This weekend sees the launch of the Kusi Ideas Festival in the Rwandan capital, Kigali. The theme of the conference is “The Next 60 Years in Africa”.
Nation Media Group (NMG), which is the second-largest publicly listed media house in Africa, conceived the Kusi Ideas Festival to mark our 60th anniversary, and as a platform to organise something far bigger than us.
This is because this year, loosely, is also the 60th anniversary of Africa’s collective independence. When His Highness the Aga Khan bought Taifa in 1959, from which NMG sprang, there were only 10 independent African countries and the continent’s population was just under 300 million.
Sixty years later, counting the members of the African Union, there are 55 independent nations hosting 1.3 billion Africans. By the end of the next 60 years there will be nearly 4 billion people in the continent.
We set up the Kusi Ideas Festival as a platform to explore the meaning of those past 60 years and to create a body of ideas that will help Africa make the outcome of the next 60 as glorious as they can possibly be.
We decided to channel the spirit of Kusi, the southerly wind in the Indian Ocean which, over the centuries, allowed Africans and people from all over the world to head up north along Africa’s east coast.
In the process, it made possible cultural, intellectual, and technological exchanges; and significantly shaped the history of the nations on the east side and the linkages with the central African hinterland.
Africa is mostly a bittersweet experience. It has been plagued by quite a few difficult spots and conflicts, famines, corrupt and brutal rule; and suffered as a playground of the global superpowers, especially during the Cold War period.
But it has also known many happy moments and is well placed to create a great future for itself. Today, more Africans live in freedom—and longer—than at any other period of our continent’s recorded history.
As former United Nation’s Secretary-General, Ghana’s Kofi Annan, once noted, today the average African is far more likely to die in a traffic accident than from a bullet fired in anger.
The Kusi Ideas, in the near term, will be an annual event held in different parts of Africa. Each of these capitals will form an important backstory for the specific ideas we shall be speaking to.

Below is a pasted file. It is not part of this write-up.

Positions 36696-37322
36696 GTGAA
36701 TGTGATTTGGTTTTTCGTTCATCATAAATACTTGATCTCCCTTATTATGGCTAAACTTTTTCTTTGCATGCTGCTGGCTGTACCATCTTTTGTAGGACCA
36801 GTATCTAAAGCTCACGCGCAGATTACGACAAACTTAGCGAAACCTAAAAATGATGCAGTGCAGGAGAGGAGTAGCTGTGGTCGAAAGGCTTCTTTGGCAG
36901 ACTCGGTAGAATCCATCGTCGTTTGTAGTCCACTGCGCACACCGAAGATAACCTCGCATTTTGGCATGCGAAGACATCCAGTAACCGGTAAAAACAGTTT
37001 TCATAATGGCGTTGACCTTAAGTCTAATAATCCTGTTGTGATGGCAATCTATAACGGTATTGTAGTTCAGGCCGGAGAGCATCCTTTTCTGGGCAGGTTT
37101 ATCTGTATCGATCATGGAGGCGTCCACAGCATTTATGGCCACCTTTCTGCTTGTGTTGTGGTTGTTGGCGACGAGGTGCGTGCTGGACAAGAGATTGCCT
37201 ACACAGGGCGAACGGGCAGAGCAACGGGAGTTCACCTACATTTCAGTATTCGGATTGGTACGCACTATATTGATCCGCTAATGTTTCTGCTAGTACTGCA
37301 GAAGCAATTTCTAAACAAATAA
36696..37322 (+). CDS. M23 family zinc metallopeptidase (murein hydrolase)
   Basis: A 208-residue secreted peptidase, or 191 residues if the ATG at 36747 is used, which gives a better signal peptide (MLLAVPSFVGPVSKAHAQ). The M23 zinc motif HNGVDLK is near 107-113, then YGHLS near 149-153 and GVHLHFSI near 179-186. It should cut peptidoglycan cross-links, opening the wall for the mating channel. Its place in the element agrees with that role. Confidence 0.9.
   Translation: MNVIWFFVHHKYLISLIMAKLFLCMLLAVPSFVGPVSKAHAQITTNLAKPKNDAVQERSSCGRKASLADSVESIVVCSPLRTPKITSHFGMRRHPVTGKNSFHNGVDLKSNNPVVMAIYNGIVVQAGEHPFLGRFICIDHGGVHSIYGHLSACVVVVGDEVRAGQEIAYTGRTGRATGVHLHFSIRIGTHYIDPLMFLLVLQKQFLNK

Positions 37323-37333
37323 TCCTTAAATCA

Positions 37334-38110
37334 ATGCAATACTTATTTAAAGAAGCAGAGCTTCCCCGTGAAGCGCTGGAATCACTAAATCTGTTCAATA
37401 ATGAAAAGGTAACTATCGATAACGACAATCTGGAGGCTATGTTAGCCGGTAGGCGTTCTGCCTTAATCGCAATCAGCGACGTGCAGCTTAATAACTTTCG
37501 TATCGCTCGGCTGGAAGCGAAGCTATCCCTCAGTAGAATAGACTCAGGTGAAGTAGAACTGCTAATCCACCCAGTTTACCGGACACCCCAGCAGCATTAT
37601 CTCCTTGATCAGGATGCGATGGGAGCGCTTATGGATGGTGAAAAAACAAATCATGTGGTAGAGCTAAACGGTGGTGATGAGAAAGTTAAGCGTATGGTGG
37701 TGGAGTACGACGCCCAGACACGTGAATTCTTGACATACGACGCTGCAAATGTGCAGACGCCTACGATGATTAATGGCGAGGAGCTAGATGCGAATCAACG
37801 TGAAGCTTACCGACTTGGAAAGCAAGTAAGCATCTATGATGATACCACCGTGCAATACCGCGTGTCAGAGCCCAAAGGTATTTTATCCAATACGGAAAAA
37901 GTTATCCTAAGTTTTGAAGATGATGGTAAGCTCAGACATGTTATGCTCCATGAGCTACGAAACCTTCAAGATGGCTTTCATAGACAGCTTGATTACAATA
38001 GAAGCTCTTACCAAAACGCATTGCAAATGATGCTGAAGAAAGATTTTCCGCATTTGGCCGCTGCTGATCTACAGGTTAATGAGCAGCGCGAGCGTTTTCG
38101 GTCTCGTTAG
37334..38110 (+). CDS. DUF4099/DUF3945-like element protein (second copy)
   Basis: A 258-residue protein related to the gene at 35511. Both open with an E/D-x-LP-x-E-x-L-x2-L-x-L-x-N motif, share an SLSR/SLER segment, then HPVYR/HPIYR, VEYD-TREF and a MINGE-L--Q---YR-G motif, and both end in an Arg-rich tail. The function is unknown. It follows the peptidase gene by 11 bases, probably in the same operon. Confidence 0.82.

If one looks around, one sees great stories everywhere. In East Africa, Uganda achieved Africa’s first successful post-conflict recovery, anchored in one of the most radical economic reforms the continent witnessed in the late 1980s and early 1990s.
Tanzania was the first on the ladder in constructing a new “tribeless” society. Kenya represents the most contentious political environment, which churns out creativity in record numbers.
There aren’t many new nations born in the world these days, but two of the most recent ones, Eritrea and South Sudan, are in Africa.
Rwanda, where we are holding this festival, is a remarkable story of African resilience and progress. After facing the second worst genocide of the 20th century—in 1994—after the Holocaust of the Second World War, the country has emerged from that agonising experience to become one of the poster boys—or girls—of post-conflict recovery and economic as well as social success.
Today, it has the highest percentage of women in the world in its parliament and the highest number of them in Africa—just over 52 per cent—in its cabinet. And though still a work in progress, Rwanda represents the possibilities that societies everywhere in Africa, particularly those with a less painful history, can achieve.
But the challenges we have to overcome are many. It is very likely that by 2050, most of the 60 per cent of Africans falling under the age of 24 years could become a bomb that explodes in our faces if the present jobless growth trend in most of the continent’s economies continues.
Furthermore, in one of the greatest paradoxes, the majority of Africans today have access to a mobile phone service, but fewer than two-thirds have access to piped water.
Also, we are already in a climate change crisis, with extreme and destructive weather conditions and attendant droughts, floods, landslides, and water crises happening today. Some fear a future of water wars all over the continent as a result.
We could be struggling to feed the continent’s billions and construct the infrastructure to enable them to make meaningful opportunities for themselves, so we need new radical ideas to deal with these challenges.
But it could also be a very different story. A happy story. To borrow from the Black Panther film, it could be a Wakanda—a region of great technological advancement. There are glimmers of hope that in the decades to come, a borderless Africa will become reality.
If we dare to dream and imagine a bold future, we can grasp it and make it happen. Kusi Ideas is our contribution to the dream of a great Africa.
Wilfred Kiboro is chairman of the Board of Directors of Nation Media Group.